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Affixes: the building blocks of English
Affixes: the building blocks of English

-cule Also -cle, -icle, and -culus.

Forming nouns.

[French -cule, derived from Latin -culus, -cula or -culum.]

The original sense of the Latin endings was as a diminutive, though this has largely been lost in English. Words in -cule include graticule (Latin cratis, a hurdle), a series of fine lines used as a measuring scale; molecule (Latin moles, mass), a group of atoms bonded together. Words in -cle (of which -icle is a variant in which the i is contributed by the Latin stem) include article, particle, carbuncle, cubicle, manacle, and testicle.

Some words exist in more than one form, with those in -(i)cle being more general than those in -cule or -culus (the latter perpetuating the masculine form of the Latin ending), which are commoner in scholarly contexts. An example is fascicle (from Latin fascis, a bundle) for an instalment of a printed book, which sometimes appears as fascicule; in anatomy and biology the word is more commonly fasciculus for a bundle of structures, such as nerve fibres or conducting vessels.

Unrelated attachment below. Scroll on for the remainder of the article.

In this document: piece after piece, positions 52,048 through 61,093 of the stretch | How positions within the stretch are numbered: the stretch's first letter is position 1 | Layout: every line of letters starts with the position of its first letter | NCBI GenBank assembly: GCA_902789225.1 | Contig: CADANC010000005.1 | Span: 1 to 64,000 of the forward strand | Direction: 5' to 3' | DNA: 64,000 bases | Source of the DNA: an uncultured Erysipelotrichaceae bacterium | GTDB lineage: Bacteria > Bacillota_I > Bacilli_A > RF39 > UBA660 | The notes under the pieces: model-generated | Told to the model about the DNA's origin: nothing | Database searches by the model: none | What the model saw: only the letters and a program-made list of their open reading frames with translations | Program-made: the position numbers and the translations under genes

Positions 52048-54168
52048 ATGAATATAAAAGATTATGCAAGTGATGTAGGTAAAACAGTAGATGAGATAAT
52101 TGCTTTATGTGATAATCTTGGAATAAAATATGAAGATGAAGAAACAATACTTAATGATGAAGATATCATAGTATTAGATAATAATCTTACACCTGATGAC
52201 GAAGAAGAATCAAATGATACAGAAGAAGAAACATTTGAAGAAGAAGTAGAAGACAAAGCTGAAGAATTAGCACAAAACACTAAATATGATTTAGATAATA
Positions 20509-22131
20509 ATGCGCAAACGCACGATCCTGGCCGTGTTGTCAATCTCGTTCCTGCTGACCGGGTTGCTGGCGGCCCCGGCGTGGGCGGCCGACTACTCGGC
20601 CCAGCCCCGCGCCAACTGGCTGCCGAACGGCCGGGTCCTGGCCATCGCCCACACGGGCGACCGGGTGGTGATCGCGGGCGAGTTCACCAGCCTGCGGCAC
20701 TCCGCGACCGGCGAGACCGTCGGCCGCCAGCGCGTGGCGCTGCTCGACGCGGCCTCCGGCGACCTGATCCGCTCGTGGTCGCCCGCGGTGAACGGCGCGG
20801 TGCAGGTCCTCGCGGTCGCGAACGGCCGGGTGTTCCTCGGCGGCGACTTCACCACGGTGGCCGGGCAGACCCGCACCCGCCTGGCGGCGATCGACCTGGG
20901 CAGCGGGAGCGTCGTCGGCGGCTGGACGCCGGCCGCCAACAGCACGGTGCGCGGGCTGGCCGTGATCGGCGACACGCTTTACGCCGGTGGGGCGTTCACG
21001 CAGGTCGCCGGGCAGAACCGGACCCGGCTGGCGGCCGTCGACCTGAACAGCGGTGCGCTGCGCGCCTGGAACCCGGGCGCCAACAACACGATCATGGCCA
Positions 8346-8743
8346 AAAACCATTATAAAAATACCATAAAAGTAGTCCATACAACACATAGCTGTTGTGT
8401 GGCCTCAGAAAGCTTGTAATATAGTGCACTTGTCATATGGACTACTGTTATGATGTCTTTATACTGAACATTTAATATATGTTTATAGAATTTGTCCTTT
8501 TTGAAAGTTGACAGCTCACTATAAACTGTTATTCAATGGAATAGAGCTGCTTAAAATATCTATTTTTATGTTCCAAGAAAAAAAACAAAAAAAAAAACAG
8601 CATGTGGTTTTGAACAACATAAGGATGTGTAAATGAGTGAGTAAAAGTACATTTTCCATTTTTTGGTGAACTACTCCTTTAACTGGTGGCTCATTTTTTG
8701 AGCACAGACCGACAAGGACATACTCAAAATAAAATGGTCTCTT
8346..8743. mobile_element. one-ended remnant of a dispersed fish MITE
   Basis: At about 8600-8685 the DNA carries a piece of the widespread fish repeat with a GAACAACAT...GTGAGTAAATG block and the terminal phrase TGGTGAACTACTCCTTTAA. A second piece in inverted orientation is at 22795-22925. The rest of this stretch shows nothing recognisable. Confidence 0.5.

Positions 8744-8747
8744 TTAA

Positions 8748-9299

Words that primarily exist in the -ulus ending include homunculus (Latin homo, man), a very small human figure; the genus of the bindweed, convolvulus (literally a little thing bound together); and apiculus, a minute point or tip.

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